What is the new Bill?

The Children Legislation Amendment (Reportable Conduct) Bill 2016 (“Bill”) amends the Child Wellbeing and Safety Act 2005 (Vic) to establish a new reporting scheme (“Scheme”). The Scheme requires:

  • applicable organisations to report allegations of child abuse made against its employees to the Commission for Children and Young People (“Commission”); and
  • information to be shared between the Commission, the head of the applicable organisation, the regulator, Victoria Police, the Department of Justice and Regulation and any other prescribed person or body (as necessary).

The Scheme aims to centralise and streamline civil and criminal reporting so that concerns of child abuse are appropriately shared with relevant agencies.

We note the Scheme is in addition to the obligations your organisation may have under the Child Safe Standards.

Will your organisation be caught by the new reporting scheme?

Under the Bill, organisations will be caught by the Scheme (i.e. be considered “applicable organisations”) over three separate stages:

  • Phase 1 entities – 1 July 2017*;
  • Phase 2 entities – 1 January 2018*; and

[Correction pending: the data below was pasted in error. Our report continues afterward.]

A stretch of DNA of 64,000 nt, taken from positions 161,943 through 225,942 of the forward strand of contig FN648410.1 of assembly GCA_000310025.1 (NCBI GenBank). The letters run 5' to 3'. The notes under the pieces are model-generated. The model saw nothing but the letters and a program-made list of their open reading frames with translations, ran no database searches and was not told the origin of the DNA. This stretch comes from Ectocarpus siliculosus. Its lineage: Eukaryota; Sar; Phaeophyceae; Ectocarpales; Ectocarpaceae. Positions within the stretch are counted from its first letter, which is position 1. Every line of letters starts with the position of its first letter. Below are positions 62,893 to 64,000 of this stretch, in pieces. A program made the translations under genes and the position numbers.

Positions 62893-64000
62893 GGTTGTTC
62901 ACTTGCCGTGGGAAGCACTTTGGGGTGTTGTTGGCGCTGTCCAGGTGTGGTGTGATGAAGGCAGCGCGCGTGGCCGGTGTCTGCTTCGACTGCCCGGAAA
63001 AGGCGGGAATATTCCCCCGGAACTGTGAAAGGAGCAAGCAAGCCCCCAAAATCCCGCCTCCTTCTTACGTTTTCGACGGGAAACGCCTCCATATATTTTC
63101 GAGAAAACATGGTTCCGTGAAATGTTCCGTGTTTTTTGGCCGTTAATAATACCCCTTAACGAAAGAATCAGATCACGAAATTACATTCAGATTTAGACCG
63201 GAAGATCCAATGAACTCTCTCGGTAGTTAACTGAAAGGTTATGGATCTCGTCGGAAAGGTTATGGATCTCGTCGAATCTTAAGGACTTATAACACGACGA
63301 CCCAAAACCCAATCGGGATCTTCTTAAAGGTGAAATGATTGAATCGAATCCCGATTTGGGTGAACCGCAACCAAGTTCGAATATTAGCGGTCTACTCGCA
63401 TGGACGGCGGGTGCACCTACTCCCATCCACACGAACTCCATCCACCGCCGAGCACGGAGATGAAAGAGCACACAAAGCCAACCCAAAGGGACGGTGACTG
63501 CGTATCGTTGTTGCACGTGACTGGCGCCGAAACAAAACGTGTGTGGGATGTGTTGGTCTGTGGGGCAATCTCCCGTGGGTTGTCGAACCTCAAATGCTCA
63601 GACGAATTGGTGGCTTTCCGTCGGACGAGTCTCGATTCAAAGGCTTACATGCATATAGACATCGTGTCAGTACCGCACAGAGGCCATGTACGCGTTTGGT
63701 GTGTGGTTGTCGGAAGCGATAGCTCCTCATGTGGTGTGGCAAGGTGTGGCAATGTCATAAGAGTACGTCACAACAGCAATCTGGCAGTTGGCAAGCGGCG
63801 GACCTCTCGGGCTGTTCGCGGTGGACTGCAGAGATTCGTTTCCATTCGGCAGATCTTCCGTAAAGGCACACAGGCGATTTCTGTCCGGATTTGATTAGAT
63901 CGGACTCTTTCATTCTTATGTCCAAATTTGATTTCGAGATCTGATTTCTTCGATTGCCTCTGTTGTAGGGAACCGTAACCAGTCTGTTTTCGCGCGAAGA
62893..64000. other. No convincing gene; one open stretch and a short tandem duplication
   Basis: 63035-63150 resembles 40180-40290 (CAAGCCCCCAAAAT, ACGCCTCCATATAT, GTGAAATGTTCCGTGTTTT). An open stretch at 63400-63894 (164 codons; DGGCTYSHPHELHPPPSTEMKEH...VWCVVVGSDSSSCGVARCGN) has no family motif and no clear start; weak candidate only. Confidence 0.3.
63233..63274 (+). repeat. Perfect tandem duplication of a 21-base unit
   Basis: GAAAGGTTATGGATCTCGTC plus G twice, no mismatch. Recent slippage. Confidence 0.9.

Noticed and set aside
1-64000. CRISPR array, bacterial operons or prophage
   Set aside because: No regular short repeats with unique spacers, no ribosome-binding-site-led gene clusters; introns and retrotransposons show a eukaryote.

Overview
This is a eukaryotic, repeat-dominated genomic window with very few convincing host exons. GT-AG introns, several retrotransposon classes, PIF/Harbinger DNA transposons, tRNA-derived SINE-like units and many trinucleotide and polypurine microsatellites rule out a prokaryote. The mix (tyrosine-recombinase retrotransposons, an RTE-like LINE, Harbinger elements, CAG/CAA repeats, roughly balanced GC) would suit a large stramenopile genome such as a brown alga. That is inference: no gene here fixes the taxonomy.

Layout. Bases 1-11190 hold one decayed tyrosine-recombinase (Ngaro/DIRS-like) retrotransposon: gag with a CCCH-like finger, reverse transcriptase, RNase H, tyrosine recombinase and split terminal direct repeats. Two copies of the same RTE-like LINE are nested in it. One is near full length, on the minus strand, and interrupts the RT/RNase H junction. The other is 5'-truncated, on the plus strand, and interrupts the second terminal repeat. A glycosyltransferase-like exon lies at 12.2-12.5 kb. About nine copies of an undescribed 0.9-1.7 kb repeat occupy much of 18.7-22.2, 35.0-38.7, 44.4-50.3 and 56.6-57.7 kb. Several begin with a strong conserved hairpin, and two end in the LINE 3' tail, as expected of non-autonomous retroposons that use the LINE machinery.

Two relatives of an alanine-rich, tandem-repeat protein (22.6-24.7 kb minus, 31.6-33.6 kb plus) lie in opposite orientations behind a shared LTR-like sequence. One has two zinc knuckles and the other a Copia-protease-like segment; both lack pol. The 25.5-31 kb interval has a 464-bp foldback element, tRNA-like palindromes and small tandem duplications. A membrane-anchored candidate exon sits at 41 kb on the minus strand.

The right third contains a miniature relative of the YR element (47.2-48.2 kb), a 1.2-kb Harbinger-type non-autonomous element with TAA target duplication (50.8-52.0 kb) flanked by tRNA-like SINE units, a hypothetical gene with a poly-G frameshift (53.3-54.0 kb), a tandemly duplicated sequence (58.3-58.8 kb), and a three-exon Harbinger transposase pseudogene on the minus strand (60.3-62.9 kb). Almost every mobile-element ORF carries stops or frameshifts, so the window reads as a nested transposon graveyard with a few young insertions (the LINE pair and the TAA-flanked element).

• Phase 3 entities – 1 January 2019*.

*Please note that these dates have been proposed by the Commission, but are not locked in at this stage.

In terms of who is caught by each phase, the first phase will include the following organisations:

  • Schools;
  • Disability service providers that provide residential services for children;
  • Mental health service providers that provide in-patient beds;
  • Organisations that receive state funding to provide drug or alcohol treatment services that provides in-patient beds;
  • Organisations that receive state funding to provide housing services or other assistance to homeless persons that provide overnight beds for children;
  • Organisations that receive state funding to provide child protection services; and
  • Out of home care service providers.

What enforcement powers are given to the Commission?

Under the Bill, the Commission is provided with broad powers to enforce compliance with the Scheme. This includes the ability to:

  • request relevant information and documents from organisations;
  • visit an organisation’s premises to investigate a child abuse allegation, the organisation’s response to an allegation, and/or inspect a document;
  • conduct reviews of an organisation’s child safety practices;
  • issue notices for an organisation to comply with the Scheme;
  • seek a declaration from a court that an organisation has not complied with a notice;
  • apply to the court for a pecuniary penalty to be issued against a non-compliant organisation (up to a maximum of $9,000).

Although you may not see the $9,000 penalty as a large deterrent, in our opinion, the most serious consequence is the ability for a court to declare that an organisation has not complied with the Scheme. This is because:

  • the organisation’s reputation will likely be considerably damaged for exposing children to risk of child abuse; and